The founder and editor-in-chief of the financial opinion and analysis service which is syndicated in newspapers and magazines across the world and available to paying subscribers online.
Giving the keynote speech at the SIIA Global Information Industry Summit in London this morning, the former FT and Economist journalist said that despite “inexorable decline in print journalism” there was still a “cash-rich and time-poor” audience willing to pay for original, in-depth journalism.
“The audience demands increasingly sophisticated information. And in the financial world speed really does matter. You may be more knowledgeable than you were (with slower stories) but you’ve lost the opportunity to make money.”
Dixon said that 95 per cent of Breaking Views’ customers had renewed their subscriptions in the first half of 2008 – despite the global slowdown – and he said he would soon announce some major deals with newspapers and magazines across the world. Its relationship with the Wall Street Journal has just ended but the company has signed a mobile content deal, an area Dixon predicted would see exponential growth for Breaking Views.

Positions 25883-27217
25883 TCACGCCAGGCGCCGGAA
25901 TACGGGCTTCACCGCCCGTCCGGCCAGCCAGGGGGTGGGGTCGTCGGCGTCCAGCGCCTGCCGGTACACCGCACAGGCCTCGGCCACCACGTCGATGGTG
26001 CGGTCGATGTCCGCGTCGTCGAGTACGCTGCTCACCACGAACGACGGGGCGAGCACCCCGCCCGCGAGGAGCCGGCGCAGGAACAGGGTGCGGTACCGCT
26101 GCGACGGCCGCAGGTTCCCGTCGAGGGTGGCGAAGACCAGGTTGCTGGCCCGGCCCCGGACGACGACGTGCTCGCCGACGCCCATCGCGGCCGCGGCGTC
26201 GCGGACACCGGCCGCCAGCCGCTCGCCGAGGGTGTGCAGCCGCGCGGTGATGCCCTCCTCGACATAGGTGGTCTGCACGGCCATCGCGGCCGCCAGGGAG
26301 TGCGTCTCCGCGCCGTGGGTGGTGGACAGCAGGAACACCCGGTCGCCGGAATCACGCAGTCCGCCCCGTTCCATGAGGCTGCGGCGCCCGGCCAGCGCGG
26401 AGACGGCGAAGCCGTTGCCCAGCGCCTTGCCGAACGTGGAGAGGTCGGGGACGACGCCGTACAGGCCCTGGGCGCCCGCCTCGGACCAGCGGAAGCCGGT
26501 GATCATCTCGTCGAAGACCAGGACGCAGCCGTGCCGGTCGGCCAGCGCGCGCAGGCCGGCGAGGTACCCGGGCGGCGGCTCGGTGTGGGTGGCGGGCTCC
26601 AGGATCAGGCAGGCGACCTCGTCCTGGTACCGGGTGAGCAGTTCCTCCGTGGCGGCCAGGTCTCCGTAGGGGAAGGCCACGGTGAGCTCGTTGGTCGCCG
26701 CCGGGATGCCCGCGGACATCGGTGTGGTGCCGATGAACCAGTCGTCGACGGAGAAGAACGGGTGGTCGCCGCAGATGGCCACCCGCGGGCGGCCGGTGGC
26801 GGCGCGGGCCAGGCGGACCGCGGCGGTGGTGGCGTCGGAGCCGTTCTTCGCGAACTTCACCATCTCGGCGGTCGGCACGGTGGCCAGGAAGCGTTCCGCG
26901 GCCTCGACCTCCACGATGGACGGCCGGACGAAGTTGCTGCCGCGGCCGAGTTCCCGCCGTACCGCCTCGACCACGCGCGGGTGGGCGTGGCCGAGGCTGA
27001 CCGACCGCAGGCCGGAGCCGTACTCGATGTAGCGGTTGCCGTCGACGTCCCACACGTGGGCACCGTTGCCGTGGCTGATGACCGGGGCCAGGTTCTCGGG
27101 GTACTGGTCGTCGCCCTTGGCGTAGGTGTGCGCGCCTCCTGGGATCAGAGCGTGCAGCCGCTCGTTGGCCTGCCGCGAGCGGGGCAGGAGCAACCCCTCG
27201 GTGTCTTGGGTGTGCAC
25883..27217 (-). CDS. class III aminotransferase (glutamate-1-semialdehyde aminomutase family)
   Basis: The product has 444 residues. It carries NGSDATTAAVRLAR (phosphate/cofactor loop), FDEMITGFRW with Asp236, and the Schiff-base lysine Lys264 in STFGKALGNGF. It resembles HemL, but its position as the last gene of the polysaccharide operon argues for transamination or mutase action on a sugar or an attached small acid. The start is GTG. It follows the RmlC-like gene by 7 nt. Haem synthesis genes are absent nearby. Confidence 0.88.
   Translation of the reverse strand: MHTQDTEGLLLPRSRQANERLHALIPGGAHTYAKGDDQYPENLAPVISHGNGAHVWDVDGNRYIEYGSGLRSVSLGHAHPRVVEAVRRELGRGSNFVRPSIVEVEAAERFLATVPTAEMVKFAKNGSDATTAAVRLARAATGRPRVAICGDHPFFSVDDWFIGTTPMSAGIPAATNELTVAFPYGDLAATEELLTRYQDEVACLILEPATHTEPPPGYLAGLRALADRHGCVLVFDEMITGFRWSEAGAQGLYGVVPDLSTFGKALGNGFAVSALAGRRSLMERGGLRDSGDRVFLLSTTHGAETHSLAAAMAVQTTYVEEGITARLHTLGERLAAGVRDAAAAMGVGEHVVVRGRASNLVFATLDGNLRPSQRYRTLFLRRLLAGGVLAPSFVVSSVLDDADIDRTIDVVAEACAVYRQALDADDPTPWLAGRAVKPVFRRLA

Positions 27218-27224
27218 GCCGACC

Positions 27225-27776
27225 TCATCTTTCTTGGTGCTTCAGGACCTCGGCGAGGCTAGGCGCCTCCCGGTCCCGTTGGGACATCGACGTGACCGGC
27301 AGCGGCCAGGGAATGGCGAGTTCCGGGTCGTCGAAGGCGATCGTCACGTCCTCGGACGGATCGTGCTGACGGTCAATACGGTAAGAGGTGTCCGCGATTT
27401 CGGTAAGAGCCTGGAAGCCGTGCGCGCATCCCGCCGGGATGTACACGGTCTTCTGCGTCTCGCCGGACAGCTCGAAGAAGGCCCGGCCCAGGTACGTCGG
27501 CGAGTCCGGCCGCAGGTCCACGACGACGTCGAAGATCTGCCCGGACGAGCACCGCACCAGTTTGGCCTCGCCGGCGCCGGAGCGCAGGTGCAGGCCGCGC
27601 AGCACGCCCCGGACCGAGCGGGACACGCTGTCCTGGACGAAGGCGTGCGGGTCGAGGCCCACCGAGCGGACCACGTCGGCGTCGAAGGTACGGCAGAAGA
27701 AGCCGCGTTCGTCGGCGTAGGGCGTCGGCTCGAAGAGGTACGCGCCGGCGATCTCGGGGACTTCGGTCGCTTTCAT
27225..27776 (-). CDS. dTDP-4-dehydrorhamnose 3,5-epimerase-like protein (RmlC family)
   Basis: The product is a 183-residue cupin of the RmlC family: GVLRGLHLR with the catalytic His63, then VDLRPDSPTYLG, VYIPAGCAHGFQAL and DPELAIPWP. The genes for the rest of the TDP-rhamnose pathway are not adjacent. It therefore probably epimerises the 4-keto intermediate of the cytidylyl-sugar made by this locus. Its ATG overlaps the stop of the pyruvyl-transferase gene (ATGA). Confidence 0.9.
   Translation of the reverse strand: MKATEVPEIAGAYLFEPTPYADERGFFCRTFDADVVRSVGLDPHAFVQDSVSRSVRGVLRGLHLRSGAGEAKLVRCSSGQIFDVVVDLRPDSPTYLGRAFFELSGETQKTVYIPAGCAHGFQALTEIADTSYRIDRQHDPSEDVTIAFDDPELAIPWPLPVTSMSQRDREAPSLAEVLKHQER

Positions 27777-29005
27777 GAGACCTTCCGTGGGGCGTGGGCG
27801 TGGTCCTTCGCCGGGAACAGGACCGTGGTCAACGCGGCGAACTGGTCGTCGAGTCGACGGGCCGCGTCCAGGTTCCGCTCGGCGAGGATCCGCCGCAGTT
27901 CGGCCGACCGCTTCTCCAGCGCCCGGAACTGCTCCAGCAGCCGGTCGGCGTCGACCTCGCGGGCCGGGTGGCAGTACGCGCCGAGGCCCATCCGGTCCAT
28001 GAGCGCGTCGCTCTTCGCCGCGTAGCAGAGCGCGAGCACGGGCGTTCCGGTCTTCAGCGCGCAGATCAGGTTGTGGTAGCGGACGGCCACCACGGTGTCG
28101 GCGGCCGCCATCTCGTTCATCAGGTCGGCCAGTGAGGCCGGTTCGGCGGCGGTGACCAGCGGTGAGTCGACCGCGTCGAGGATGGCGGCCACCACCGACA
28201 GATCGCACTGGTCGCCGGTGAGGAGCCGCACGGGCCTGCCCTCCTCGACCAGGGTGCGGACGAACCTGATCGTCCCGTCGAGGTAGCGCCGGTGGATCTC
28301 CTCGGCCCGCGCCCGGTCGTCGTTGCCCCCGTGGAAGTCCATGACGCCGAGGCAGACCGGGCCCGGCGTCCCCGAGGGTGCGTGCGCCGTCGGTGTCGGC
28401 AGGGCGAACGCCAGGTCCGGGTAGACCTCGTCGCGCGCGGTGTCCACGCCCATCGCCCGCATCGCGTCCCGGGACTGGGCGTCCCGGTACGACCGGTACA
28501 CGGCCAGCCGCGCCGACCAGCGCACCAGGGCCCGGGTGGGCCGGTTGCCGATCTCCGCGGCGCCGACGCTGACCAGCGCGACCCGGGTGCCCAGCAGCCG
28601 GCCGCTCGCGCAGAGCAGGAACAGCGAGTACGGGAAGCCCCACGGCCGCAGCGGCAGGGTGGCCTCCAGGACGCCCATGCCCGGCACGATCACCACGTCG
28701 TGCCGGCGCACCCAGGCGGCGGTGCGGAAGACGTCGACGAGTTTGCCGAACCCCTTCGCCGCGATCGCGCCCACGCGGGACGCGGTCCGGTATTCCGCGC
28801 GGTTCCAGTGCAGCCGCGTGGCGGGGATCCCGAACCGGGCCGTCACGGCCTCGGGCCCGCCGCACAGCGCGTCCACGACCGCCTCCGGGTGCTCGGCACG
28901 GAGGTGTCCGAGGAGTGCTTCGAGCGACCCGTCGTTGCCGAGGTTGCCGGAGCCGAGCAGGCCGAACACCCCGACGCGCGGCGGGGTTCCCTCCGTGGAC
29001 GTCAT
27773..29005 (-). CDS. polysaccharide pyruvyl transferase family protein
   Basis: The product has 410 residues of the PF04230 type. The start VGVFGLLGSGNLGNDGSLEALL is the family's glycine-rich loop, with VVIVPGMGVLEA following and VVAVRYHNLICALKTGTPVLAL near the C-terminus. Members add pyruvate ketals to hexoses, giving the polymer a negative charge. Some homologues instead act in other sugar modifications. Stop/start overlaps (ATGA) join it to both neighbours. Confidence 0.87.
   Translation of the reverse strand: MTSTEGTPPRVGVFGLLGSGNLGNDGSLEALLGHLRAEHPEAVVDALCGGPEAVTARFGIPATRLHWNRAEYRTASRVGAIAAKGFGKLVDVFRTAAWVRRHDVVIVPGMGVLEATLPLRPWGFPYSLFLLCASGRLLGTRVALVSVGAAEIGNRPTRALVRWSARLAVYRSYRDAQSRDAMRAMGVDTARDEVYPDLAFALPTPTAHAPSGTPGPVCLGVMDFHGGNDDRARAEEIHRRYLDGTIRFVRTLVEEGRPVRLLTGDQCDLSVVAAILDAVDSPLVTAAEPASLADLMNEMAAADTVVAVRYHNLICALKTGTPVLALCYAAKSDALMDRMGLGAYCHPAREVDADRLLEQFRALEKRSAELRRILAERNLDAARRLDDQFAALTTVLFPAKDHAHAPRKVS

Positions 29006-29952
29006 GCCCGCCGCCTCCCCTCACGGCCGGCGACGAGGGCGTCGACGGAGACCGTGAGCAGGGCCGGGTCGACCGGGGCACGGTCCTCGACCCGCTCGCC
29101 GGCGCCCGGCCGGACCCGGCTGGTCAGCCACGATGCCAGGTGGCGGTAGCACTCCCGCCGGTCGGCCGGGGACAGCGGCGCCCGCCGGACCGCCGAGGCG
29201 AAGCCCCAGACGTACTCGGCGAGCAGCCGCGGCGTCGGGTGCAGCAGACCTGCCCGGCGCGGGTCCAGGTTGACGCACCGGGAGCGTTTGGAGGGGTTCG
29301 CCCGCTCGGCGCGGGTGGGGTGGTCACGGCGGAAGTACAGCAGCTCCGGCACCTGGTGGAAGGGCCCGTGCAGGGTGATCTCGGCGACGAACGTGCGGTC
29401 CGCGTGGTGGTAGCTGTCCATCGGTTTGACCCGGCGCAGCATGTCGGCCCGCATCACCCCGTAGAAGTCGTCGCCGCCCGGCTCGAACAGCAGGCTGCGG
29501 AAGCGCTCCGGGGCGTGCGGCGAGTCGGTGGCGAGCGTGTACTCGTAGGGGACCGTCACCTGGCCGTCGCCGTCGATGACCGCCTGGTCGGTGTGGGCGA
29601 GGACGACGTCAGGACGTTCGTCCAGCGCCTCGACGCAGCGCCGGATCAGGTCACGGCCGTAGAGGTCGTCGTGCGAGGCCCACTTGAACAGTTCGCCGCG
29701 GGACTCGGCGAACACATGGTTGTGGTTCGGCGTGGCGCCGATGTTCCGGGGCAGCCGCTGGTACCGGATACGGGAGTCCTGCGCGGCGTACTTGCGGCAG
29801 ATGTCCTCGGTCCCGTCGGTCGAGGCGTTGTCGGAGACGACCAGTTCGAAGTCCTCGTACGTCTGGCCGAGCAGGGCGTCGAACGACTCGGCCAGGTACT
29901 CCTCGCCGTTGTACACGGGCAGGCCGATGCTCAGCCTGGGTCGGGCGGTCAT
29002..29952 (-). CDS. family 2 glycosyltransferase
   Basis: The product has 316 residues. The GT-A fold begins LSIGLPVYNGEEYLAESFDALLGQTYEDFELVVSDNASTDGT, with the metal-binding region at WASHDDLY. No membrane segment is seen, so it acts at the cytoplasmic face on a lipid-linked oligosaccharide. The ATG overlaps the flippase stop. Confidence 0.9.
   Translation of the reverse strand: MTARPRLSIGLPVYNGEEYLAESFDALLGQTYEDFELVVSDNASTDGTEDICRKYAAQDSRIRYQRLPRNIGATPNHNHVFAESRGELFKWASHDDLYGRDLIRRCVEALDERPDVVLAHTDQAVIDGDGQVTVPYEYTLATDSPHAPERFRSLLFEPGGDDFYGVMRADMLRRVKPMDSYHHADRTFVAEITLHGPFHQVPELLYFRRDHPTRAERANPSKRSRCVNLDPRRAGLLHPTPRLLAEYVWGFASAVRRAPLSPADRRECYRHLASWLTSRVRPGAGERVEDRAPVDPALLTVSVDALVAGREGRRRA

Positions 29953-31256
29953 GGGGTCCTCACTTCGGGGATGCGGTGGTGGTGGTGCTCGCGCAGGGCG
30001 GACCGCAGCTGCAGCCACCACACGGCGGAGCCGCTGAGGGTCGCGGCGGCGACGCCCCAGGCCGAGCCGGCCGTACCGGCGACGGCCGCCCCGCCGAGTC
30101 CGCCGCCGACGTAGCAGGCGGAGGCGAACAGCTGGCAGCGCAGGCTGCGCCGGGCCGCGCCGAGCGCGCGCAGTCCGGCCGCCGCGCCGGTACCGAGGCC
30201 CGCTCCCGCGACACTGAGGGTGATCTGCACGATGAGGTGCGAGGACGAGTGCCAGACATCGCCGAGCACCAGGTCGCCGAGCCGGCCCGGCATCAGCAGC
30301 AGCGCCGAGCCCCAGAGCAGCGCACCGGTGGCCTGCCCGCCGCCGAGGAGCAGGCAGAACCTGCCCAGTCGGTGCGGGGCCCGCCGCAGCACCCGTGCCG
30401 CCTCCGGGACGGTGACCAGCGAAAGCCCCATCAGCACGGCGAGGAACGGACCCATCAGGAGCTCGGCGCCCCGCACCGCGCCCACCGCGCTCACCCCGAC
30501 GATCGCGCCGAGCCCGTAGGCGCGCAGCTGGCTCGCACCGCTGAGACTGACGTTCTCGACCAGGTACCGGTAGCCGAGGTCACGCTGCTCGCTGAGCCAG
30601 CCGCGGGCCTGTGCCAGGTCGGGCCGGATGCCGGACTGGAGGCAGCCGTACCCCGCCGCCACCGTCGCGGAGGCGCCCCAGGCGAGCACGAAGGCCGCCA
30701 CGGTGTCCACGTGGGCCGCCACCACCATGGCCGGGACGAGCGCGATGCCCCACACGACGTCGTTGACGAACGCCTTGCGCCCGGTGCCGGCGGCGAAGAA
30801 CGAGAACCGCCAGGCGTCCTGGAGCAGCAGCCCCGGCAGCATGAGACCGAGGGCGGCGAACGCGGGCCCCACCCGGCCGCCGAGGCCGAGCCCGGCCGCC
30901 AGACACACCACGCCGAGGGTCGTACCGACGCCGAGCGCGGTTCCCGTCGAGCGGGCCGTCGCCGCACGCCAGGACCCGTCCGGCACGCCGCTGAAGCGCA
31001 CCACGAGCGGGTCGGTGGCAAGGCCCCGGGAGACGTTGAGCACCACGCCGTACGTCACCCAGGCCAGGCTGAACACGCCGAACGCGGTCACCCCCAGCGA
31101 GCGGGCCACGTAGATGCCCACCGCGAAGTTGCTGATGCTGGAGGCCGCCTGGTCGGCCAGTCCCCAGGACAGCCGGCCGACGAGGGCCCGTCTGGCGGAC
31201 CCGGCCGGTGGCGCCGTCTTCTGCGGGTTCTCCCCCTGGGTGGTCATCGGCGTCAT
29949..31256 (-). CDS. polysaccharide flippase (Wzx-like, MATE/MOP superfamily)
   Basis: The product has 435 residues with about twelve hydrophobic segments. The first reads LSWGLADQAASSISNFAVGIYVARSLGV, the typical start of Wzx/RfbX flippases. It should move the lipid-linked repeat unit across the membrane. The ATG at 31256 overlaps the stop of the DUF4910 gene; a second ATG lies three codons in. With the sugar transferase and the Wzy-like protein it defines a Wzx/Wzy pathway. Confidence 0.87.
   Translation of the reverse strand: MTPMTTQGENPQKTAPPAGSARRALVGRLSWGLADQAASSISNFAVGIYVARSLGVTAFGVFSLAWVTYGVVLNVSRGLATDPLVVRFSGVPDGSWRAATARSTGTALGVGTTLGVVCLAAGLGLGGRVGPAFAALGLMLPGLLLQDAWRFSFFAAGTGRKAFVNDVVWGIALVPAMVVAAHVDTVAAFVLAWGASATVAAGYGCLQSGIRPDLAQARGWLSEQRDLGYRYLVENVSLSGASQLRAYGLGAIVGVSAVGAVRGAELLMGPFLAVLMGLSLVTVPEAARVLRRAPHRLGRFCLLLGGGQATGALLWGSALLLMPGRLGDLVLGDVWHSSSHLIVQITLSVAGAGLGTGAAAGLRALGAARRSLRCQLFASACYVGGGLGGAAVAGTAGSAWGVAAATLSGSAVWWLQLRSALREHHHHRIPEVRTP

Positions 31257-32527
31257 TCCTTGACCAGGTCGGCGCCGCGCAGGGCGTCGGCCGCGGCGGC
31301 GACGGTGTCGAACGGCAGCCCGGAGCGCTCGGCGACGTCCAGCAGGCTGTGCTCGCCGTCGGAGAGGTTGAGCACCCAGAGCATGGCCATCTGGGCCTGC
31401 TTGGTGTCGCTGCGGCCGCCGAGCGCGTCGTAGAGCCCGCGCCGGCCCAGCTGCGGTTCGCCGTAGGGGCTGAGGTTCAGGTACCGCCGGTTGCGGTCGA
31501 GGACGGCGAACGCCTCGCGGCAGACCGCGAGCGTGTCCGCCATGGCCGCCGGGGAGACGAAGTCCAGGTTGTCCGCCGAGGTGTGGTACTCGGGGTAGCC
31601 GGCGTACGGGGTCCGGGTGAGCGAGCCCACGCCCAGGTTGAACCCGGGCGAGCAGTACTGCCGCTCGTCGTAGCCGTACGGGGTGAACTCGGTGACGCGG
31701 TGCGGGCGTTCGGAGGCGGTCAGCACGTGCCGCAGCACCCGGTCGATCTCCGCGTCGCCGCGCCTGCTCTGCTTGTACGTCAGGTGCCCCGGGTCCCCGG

The company began in the 1990s and was a product of the dotcom boom, surviving the digital crash.
Dixon warned that the advent of independent professional media businesses such as Breaking Views was in marked contrast to the decline mainstream media brands. Dixon claimed to have as many journalists as the FT’s Lex column and the WSJ’s Heard on the Street column combined.
“I’m not saying newspaper brands will vanish,” he said. “Though it is declining they still have brands and that really matters. They are trying to get their act together and finally are getting their brands online.
“The question is, how do you make money? If you cut back on quality the risk is the product won’t be as good as it was.”
He pointed out that 2008 is the first year that hugely the hugely successful US-based financial newswire Bloomberg has not continued to expand its business. “It’s been a phenomenal success but this is the first year they have said ‘stop’,” he said.